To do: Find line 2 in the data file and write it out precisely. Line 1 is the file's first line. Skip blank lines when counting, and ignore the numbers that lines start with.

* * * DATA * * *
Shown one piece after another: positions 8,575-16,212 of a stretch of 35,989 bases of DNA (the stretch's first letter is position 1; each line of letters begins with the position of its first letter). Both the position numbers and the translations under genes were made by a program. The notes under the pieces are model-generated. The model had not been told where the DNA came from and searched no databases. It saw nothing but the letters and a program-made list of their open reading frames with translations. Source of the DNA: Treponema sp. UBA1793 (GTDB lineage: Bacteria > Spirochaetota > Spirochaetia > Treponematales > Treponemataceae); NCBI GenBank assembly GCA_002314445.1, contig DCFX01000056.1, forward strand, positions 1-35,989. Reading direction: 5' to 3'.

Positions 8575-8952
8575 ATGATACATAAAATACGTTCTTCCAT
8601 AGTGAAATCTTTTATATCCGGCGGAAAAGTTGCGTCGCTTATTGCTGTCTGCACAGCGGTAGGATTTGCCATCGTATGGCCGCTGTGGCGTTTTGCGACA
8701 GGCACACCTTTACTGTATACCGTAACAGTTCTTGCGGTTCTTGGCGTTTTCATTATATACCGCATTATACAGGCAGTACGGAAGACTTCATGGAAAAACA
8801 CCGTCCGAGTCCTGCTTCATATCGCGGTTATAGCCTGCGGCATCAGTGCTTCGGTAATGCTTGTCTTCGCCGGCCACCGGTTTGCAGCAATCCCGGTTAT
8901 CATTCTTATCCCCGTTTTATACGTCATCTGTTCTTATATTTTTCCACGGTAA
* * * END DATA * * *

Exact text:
Positions 8575-8952